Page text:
Following last week's Alternative Ten Best of 2009 list, here are my choices for the Official Ten Best television programs of the year.
Mad Men (AMC) - Series creator and executive producer Matthew Weiner continued to earn his cred as the most gifted creator of scripted television working today by boldly ripping apart the extraordinary narrative canvas he so meticulously crafted during Mad Men's first two seasons, plunging most of his characters into unexpected personal and professional chaos -- especially following the assassination of President John F. Kennedy. As this standout season concluded there were emotional upheavals at every turn, some of them loud and destructive, others quiet and thought-provoking, just as there were for all Americans during that tragic time. I can't wait to see what Weiner has in store for everyone as he moves through the tumultuous years that followed.
Breaking Bad (AMC) - This list isn't necessarily in order, though I do think that AMC delivered the two best and most consistently surprising series of the year in Mad Men and Breaking Bad. Mad was epic in its reflection of early Sixties political, cultural and sexual tumult, while Bad was more intimate, sometimes painfully so. Bad executive producer Vince Gilligan delivered several standout episodes, none more extraordinary than Peekaboo, a tour de force for young Aaron Paul as dopey drug dealer Jesse, who got himself mixed up with a meth-ravaged couple and was unwilling to extract himself from a deadly mess without somehow first saving their little boy from a life in hell. Until I saw the Season 4 finale of Dexter last week, I had intended to note that Bad had the most shocking cliffhanger ending of the year, as the private pressure-cooker existence of woeful Walt White (the very deserving two-time Emmy winner Bryan Cranston) literally exploded in the skies above his community. Dexter trumped that, but not by much.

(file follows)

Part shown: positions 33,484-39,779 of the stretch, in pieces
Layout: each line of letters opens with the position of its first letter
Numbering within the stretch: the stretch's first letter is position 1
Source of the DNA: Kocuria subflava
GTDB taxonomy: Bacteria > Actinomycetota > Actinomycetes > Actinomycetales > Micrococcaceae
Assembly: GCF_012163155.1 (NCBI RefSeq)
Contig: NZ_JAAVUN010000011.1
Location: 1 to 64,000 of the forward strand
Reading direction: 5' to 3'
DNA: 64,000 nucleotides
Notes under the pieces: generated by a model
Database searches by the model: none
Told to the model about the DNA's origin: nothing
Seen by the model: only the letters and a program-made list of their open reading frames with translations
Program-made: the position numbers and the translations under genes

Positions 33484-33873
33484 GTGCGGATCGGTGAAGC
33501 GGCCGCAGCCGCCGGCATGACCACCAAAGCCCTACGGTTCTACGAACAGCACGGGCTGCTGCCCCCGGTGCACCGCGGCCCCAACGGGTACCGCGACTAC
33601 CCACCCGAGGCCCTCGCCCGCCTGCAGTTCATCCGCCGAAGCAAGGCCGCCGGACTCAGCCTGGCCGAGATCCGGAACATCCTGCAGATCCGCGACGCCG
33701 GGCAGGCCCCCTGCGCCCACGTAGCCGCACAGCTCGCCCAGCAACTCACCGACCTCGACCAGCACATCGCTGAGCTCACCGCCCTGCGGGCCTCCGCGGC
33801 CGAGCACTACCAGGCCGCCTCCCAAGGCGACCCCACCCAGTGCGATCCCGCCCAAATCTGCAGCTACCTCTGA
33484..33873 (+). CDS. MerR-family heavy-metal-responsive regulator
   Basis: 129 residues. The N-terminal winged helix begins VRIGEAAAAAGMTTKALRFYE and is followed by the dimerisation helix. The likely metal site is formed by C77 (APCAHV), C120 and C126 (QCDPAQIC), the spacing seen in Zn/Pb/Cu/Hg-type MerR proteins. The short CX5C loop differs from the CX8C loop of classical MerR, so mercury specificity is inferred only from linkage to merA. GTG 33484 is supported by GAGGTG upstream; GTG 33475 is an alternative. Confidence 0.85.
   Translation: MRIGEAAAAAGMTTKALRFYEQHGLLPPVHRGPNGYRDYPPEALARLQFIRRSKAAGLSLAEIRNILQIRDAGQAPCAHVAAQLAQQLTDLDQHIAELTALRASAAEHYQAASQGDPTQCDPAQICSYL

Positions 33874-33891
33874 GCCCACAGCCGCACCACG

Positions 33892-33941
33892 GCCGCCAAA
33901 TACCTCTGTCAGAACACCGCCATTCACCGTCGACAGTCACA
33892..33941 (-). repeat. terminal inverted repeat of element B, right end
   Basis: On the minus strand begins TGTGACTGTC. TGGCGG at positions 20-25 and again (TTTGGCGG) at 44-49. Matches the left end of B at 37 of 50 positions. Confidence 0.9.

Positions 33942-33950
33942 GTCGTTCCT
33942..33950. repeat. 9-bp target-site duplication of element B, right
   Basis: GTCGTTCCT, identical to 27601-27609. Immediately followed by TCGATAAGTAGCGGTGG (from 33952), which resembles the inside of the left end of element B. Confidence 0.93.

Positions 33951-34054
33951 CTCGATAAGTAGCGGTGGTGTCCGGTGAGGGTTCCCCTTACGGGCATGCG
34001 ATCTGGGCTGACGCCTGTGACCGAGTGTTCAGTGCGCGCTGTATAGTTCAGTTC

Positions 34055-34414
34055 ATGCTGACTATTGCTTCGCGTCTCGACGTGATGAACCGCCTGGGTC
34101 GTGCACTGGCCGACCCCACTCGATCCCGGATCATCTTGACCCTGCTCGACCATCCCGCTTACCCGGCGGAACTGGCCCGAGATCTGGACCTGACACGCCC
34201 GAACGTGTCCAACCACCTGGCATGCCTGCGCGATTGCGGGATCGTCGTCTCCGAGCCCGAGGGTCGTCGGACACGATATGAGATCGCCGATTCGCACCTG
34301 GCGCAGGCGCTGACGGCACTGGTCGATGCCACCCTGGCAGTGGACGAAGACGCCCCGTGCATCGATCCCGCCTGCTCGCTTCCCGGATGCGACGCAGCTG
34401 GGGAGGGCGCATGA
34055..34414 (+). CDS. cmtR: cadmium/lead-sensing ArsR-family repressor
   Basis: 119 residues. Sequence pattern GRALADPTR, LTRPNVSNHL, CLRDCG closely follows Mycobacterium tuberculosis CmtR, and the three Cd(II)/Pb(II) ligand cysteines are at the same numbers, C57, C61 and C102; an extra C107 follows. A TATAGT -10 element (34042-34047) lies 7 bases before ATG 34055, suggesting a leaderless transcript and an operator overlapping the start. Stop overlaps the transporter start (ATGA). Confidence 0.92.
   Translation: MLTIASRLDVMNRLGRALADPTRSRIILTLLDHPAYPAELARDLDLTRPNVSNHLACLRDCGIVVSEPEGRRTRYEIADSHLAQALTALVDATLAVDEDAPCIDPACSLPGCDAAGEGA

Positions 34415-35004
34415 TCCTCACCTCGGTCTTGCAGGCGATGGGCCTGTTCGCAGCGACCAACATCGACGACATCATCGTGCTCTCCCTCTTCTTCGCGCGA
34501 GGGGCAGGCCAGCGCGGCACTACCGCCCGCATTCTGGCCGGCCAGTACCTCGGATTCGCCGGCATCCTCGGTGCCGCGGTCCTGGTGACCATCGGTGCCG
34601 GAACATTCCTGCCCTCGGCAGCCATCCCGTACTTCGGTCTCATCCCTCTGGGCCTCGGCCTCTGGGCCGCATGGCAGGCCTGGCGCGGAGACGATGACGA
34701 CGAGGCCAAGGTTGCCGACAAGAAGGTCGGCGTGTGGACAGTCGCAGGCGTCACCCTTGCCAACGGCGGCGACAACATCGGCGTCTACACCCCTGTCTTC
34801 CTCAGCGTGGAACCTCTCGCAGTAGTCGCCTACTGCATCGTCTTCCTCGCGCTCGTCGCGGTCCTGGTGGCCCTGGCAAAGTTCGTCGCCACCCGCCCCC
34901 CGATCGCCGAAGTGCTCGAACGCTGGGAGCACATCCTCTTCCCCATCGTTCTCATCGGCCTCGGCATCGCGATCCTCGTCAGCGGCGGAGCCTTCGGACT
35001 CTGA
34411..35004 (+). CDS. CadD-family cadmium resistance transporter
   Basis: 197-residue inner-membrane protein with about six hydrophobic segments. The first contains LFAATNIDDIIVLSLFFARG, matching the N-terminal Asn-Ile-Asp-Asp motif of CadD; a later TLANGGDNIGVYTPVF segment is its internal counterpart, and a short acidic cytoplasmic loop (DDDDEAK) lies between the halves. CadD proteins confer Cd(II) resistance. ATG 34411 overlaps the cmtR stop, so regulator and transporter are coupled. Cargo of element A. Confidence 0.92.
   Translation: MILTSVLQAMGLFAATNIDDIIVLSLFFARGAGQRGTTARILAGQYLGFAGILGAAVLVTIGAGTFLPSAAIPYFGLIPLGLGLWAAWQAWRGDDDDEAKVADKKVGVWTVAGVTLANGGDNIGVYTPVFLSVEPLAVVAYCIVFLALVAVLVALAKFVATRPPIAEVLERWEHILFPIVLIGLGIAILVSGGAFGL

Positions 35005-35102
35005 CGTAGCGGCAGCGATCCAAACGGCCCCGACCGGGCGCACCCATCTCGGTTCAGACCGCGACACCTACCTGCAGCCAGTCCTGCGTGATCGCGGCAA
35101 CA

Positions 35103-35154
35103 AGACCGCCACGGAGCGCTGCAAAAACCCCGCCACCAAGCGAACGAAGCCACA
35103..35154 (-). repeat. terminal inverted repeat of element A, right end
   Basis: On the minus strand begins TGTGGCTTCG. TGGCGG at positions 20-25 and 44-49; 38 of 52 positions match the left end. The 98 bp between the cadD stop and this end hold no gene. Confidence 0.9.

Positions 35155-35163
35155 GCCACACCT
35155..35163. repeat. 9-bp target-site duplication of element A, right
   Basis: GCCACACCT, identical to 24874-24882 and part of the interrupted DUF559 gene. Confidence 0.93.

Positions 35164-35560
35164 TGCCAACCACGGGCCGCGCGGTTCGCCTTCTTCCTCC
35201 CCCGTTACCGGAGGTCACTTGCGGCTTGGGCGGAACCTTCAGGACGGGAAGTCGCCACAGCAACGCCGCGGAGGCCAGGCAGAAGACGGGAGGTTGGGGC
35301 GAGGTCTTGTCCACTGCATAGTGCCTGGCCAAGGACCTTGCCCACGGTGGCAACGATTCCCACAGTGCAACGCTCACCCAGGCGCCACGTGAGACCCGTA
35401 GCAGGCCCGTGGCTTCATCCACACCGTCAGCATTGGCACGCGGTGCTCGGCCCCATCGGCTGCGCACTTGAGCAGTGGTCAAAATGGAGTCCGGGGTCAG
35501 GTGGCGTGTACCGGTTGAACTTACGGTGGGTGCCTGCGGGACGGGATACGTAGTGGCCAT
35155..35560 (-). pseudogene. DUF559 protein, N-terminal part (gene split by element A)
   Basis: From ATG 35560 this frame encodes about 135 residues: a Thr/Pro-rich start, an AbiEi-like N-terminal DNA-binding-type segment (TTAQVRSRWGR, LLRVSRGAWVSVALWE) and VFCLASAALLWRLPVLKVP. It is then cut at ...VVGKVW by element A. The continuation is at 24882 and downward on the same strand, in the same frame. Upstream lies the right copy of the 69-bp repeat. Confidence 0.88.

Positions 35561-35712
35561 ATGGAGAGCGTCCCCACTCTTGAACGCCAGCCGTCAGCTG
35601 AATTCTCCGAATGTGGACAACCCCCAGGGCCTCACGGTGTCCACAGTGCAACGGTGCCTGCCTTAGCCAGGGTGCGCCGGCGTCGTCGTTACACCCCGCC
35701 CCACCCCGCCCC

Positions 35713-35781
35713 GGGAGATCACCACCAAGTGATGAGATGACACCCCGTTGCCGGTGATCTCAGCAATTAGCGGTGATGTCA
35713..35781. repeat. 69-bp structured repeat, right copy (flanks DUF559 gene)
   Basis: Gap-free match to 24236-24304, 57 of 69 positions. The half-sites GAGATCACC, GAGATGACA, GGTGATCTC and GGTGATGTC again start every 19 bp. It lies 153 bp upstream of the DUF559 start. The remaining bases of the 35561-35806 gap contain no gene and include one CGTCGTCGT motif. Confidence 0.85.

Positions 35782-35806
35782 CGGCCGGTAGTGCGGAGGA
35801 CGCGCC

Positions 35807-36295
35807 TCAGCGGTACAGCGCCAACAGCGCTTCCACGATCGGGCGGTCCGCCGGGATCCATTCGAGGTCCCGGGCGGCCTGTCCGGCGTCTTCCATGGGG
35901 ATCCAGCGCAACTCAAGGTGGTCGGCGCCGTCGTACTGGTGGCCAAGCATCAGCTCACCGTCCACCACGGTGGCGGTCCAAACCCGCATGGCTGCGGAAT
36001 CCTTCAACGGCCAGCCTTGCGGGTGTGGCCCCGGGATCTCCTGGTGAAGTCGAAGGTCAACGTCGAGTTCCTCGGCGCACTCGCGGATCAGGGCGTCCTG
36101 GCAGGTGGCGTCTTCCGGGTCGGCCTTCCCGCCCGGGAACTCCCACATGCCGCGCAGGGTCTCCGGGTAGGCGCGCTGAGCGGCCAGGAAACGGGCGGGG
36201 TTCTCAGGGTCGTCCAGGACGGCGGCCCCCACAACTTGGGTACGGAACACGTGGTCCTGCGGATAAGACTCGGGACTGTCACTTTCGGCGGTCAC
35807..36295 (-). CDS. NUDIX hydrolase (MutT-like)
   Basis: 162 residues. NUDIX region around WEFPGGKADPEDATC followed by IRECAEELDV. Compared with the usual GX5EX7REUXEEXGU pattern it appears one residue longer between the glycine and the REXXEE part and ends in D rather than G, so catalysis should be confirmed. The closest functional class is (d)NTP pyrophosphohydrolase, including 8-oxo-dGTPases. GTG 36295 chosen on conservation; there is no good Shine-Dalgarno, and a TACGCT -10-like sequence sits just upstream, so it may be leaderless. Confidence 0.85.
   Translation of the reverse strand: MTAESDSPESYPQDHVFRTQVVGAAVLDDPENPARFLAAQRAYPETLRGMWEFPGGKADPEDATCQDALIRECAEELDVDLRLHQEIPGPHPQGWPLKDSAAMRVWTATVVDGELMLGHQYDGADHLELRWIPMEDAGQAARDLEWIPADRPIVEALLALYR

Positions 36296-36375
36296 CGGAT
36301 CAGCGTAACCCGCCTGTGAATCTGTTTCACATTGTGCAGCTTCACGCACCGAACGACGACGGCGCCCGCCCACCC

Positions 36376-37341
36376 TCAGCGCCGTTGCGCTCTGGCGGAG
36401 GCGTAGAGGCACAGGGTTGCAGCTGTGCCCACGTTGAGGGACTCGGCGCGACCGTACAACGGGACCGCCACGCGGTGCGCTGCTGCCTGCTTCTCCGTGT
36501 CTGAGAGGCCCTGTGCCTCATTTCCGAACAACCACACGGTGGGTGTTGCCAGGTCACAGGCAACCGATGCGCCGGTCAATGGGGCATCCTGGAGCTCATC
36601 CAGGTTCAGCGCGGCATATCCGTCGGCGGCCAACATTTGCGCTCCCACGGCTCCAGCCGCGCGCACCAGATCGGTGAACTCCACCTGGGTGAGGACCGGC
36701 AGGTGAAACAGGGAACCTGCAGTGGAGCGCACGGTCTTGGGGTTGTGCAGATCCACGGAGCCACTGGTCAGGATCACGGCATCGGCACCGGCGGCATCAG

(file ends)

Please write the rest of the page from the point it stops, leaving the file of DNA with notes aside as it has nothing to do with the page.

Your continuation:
Dexter (Showtime) - Holy shiz! The shocking surprise at the end of Season 4 was beyond all fears and expectations, but then again, John Lithgow's Emmy-worthy guest turn this year as the terrifying Trinity Killer called for something totally shocking at its conclusion, and damned if Dexter didn't deliver! This sizzling series about a serial killer of serial killers is going to be something completely different in its fifth year.
Modern Family (ABC) - ABC's grandly sophisticated single-camera documentary style comedy proved to be that rare television creation - a show that improved week after week on a flawless, fantastically entertaining pilot. It wouldn't surprise me to see every adult member of this cast nominated for Emmys in various categories. There isn't much I can say about Modern Family that other critics haven't been repeating over and over since last summer, except this: Since the early years of television there have been hundreds (or maybe thousands) of situation comedies about families, but when I watch this one I feel like I'm enjoying something completely new.
The Big Bang Theory (CBS) - Everyone is talking about the gleeks over on Fox, but the geeks on CBS are still the nerds to beat for side-splitting comedy. Significantly, Big Bang is served up the old-fashioned three-camera way, proving that the often-bashed format isn't dead after all. Television Critics Association Award-winner Jim Parsons is a comic super-nova as the increasingly high-strung genius Sheldon Cooper, but co-stars Johnny Galecki, Simon Helberg, Kunal Nayyar and Kaley Cuoco are similarly inspired.
Friday Night Lights (DirecTV/NBC) - Still the most stirring drama on television, Friday Night Lights is a quiet powerhouse that pays tribute to and offers an unwavering appreciation of the intimate details of basic human behavior in small town America. Case in point: The recent episode about the death of young Matt Saracen's absentee father and the impact it had on him. The story went way beyond showing what grief is; rather, it revealed what grief does. The revelation continued in the following episode when Matt (Zach Gilford), a former high-school quarterback who has been wasting his time working at a pizza parlor since graduation, abruptly left town in search of his life, leaving his family, friends and devastated girlfriend behind. Members of the Academy of Television Arts & Sciences should be ashamed of themselves for consistently failing to recognize the brilliance of this series.